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**Categorical Data Analysis**

CDA

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**Outline Contingency Table Graphical display of Categorical Data**

Bar Chart, Pie Chart, Mosaic Plot Measures of Association Pearson Correlation Coefficient, Cramer’s V Test of Independence Test of Symmetry

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Contingency Table A contingency table is a rectangular table having I rows for categories of X and J columns for categories of Y. The cells of the table represent the I×J possible outcomes.

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**Contingency Table: Example 1_Heart attack vs. Aspirin use**

The table below is from a report on the relationship between aspirin use and heart attacks by the Physicians’ Health Study Research Group at Harvard Medical School. The 2×3 contingency table is Myocardial Infarction Fatal Attack Nonfatal Attack No Attack Treatment Placebo 18 171 10,845 Aspirin 5 99 10,933

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**Generating Contingency Table in R**

Input the 2×3 table in R as a 2×3 matrix Change the matrix to table using the function as.table(), because some functions are happier with tables than matrices

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**Graphical Display of Categorical Data**

One Categorical Variable Bar Chart: a chart with rectangular bars with lengths proportional to the values that they represent Pie Chart: a circular chart divided into sectors, illustrating proportion.

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**Graphical Display of Categorical Data**

Two Categorical Variables Mosaic Plot: a graphical display that examine the relationship among two or more categorical variables. 1

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**Mosaic Plot Construction**

A mosaic plot starts with a square with length one. The square is divided firstly into horizontal bars whose widths are proportional to the probabilities associated with the first categorical variable. Then each bar is split vertically into bars that are proportional to the conditional probabilities of the second categorical variables. Additional splits can be made if wanted using a third, fourth variable, etc.

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**Mosaic Plot: Example 2_HairEyeColor**

The HiarEyeColor data comes from a survey of students at the University of Delaware (1974). It has 592 observations on 3 variables (Hair, Eye, Sex). Here we omit Sex. 1, Brown eyes and Blue eyes are more prevalent. 2, Brown Hair is more prevalent. 3, Blue eyes are more associated with blond hair. This has the strongest correlation between different colors of hair and eye combination. 4, Brown eyes are strongly correlated with black hair. 5,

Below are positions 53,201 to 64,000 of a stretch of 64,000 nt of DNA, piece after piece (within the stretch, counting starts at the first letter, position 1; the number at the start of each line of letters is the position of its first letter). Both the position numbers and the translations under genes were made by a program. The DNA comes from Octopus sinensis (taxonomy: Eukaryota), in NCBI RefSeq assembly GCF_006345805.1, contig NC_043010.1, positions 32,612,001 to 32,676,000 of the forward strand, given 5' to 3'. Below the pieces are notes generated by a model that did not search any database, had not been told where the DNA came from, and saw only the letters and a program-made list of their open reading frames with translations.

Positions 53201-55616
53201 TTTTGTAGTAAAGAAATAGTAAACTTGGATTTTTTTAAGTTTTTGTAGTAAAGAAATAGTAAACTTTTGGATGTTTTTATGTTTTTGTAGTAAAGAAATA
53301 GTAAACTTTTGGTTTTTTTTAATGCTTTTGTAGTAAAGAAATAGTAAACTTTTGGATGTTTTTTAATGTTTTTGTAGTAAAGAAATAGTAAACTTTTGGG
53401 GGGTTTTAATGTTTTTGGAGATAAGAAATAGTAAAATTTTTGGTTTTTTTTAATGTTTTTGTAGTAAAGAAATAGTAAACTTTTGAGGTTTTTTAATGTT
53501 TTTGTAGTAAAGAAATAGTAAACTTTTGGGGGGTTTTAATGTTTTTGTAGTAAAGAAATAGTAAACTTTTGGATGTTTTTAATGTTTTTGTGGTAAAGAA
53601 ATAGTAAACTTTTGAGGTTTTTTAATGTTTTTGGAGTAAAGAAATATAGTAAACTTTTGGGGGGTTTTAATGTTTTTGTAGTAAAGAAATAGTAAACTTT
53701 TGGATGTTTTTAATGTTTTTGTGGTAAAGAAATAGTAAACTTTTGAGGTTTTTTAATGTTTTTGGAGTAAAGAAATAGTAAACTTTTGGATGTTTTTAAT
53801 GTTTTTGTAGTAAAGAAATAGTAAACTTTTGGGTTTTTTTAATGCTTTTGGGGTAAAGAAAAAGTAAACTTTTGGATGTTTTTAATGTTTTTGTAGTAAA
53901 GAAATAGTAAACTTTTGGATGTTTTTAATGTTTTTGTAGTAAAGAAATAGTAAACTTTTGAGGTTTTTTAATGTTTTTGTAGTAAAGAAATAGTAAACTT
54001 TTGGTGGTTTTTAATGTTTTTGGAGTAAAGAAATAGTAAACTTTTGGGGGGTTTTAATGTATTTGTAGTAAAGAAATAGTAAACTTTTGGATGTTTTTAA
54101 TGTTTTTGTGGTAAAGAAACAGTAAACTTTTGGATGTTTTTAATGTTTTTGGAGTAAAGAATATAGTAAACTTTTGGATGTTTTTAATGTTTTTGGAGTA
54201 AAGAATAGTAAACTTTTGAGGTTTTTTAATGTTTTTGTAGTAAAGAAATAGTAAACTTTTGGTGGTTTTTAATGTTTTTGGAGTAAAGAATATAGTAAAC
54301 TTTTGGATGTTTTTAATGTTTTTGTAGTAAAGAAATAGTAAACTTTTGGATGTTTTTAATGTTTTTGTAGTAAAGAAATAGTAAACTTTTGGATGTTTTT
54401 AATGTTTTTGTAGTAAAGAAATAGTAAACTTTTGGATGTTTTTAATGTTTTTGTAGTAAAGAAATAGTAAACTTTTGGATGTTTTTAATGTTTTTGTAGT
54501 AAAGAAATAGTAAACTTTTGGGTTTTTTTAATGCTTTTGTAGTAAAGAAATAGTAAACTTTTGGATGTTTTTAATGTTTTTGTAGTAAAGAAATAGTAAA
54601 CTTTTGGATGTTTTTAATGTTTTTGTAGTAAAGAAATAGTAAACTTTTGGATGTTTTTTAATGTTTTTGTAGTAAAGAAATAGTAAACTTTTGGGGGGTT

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**Mosaic Plot in R Option 1: install package vcd, use function mosaic()**

Option 2: use function mosaicplot()

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**Measures of Association**

Continuous Variables-Pearson Correlation Coefficient Ordinal Variables-Pearson Correlation Coefficient Nominal Variables-Cramer’s V

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Cramer’s V Cramer’s V measures the association between two nominal variables. It varies from 0 (no association) to 1 (complete association) and can reach 1 only when the two variables are equal to each other.

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Cramer’s V (cont’d) Comments: 1, When the two variables are binary, Cramer’s V is the same as Phi Coefficient (which measures the association between two binary variables) 2, In R, under library(vcd), use function assocstats()

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**Contingency Table Analysis**

Large Sample Size Chi-square Test Small Sample Size Fisher’s Exact Test

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**Test of Independence (Chi-square Test)**

Column 1 Column 2 Total Row 1 π11 π12 π1+ Row 2 π21 π22 π2+ π+1 π+2 1 H0: Row and Column are independent πij=πi+π+j for all i,j Ha: Row and Column are not independent πij≠πi+π+j for some i and j

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**Test of Independence (Chi-square Test)**

Under H0: πij=πi+π+j for all i,j Expected Counts in each cell is

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**Test of Independence (Fisher’s Exact Test)**

When any of the expected counts fall below 5, Chi-square test is not appropriate. Instead, we use Fisher’s Exact Test. Example 3: The following data are from a Stanford University study of the effectiveness of the antidepressant Celexa in the treatment of compulsive shopping. Outcome Worse Same Better Treatment Celexa 2 3 7 Placebo 8

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**Test of Independence in R**

Chi-Square Test Use R function chisq.test() Fisher’s Exact Test Use R function fisher.test()

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**Test of Symmetry: Matched Pairs**

Example 4: Suppose two surveys on President’s job approval were conducted one-month apart on 1600 Americans and the result is summarized in the following table. (Source: Agresti, 1990) Is there a significant difference in job approval rating? 2nd Survey Approve Disapprove 1st Survey 794 150 86 570

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**Test of Symmetry: Matched Pairs**

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Useful Resource Quick R

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Copyright © 2011 by The McGraw-Hill Companies, Inc. All rights reserved. McGraw-Hill/Irwin Chapter 2 Descriptive Statistics: Tabular and Graphical Methods.

Copyright © 2011 by The McGraw-Hill Companies, Inc. All rights reserved. McGraw-Hill/Irwin Chapter 2 Descriptive Statistics: Tabular and Graphical Methods.

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